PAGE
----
Postcards from London - How To Combine TV & Digital Video?


As the Sydney winner of the Carat Scholarship, my prize included three week's work experience in the Carat London office. Last week I had the opportunity to meet with our team from around the globe and talk in-depth about TV and online video planning.

We really delved into the detail of the status of online video within each market, and spoke about the challenges and opportunities of one of the major topics of media for 2015; a combined TV and online video planning approach. I thought I’d share some of my key take-outs from these discussions. Measurement was a hot topic within these discussions.

There is a real need for combined TV and online video tools, both for planning & outcome measurement, but how do we equally value a TV spot and an online video impression? A TV spot is considered an ‘opportunity to see’ as we don’t know if the audience is directly watching the spot. How do we classify an online video ad impression or view? This very much differs by platform, for example a Facebook video view may be classified as 3s, a user could hover over an auto play video for a few seconds before scrolling on. A view on YouTube could be classified as 30s (depending on the buy). TrueView also takes into consideration a large portion of users who viewed a video for a certain amount of time (potentially up to 29s), however these may not be classified as views due to the buying model. There is very different value of a view across TV and online video platforms. Creating a tool to accurately measure combined TV and online video (whether it be for planning, buying or outcome) proves to be quite difficult.

One point of discussion was around video content and if we are should be creating video content specifically for the online audience first, and then amending this content for TV? The benefit here is that the brand is really able to create a story specific to their audience that can be longer than the traditional 30s. Instead of thinking ‘what can we do within 15 or 30s?’ the question would more simply be ‘what engaging brand story can we tell?’. My perspective is that we should be creating content based on the medium that it will be appearing on. The audiences in both environments consume media differently, and expect content to be delivered differently, so where possible brand content should reflect this and be created specifically for the medium.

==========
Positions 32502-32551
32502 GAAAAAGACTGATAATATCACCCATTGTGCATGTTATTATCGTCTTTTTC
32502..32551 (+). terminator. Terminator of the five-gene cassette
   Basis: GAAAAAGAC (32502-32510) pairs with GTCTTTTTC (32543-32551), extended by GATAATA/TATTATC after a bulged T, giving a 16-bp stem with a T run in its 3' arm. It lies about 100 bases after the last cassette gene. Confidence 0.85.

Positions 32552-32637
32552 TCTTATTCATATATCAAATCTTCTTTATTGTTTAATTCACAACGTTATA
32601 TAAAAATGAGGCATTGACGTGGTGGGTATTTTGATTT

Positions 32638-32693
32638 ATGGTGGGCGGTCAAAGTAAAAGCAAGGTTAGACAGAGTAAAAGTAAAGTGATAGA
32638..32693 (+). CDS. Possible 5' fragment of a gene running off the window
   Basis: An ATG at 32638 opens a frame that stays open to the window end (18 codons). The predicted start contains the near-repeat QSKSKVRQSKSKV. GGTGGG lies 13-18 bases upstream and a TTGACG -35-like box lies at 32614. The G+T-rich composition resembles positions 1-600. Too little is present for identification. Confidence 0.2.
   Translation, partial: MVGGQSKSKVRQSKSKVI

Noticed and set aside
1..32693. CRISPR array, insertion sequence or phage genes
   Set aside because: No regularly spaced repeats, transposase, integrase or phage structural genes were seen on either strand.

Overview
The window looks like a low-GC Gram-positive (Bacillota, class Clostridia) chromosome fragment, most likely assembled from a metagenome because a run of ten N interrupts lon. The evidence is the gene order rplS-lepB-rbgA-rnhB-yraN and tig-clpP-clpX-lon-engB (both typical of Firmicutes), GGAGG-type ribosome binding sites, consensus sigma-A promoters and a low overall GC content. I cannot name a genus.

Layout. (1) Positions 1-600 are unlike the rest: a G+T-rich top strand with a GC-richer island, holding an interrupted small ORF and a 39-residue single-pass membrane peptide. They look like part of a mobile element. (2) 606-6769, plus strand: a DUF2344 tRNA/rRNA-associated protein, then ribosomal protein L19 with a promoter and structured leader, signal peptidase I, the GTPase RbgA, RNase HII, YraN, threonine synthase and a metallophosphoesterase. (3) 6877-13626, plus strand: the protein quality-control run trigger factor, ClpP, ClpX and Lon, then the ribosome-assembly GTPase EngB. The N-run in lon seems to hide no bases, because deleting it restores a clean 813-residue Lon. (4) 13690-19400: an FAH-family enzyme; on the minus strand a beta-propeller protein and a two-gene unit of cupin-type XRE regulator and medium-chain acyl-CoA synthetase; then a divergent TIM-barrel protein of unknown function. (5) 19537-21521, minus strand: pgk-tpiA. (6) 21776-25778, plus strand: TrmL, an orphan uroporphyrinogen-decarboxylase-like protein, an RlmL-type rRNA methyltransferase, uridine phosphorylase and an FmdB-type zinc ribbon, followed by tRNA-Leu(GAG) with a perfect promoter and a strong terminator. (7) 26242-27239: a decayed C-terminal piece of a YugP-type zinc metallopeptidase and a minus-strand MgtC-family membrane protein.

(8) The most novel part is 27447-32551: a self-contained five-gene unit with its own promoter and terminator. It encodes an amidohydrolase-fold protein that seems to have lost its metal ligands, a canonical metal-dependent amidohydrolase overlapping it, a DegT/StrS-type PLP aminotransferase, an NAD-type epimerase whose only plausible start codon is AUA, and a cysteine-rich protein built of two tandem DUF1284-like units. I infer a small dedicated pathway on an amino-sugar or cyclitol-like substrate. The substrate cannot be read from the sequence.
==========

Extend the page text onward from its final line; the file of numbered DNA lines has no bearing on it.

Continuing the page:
I was fortunate to visit the Facebook offices (a magical place with snack spots around each corner, a popcorn machine, every cuisine available under the sun, and even a TIME CRISIS machine, awesome!). The Facebook team talked us through what products are currently in market and we looked at best practice Facebook video campaigns from around the globe.

One key takeout for me was that video on Facebook is growing fast. There was 50% growth in video views from May to July 2014 alone! I had never really thought about the huge uptake of video on Facebook that happened over 2014. Our newsfeeds went from video scarcity, to video being quite a common occurrence. The Facebook team discussed how this happened so fluidly, almost without users noticing. What this came down to was, surprisingly the ALS Ice Bucket Challenge. Facebook has described this as a ‘watershed’ moment (pun intended). The craze absolutely swept Facebook and taught the everyday user not only how upload a video (which a huge proportion of users had not previously), but also to become familiar with videos within their newsfeeds. This watershed moment was the perfect platform for brands to really start utilising video within the platform.

I also met with the Google team in the UK and our discussion focused on YouTube as a platform. One of the topics spoken about was around how YouTube can work with broadcast TV. The key ways identified included supplying incremental reach and frequency, working supportively (TVC driving people to YouTube), being smart about repurposing TV creative for YouTube (or visa-versa), and a more unified approach, for example utilising a YouTube influencer within a TVC.

We had some amazing presentations around creative best practice which really focused on assuring the brand tells a story (e.g. Always – Like a Girl). There is significant value in harnessing YouTube influencers who already have an audience base, amplifying relevant cultural events (e.g. World Cup). There are some brands that are creating specific video content for YouTube and really being smart about the platform. A great example of this is Burger King NZ ( creating 64 different variations of their video and being very creative around their targeting.

Overall this was a really fantastic experience where I was able to network with talent from around the globe and learn about differences in markets. It gave me a strong overview of the status of online video and the benefits and difficulties surrounding a combined TV and online video approach.

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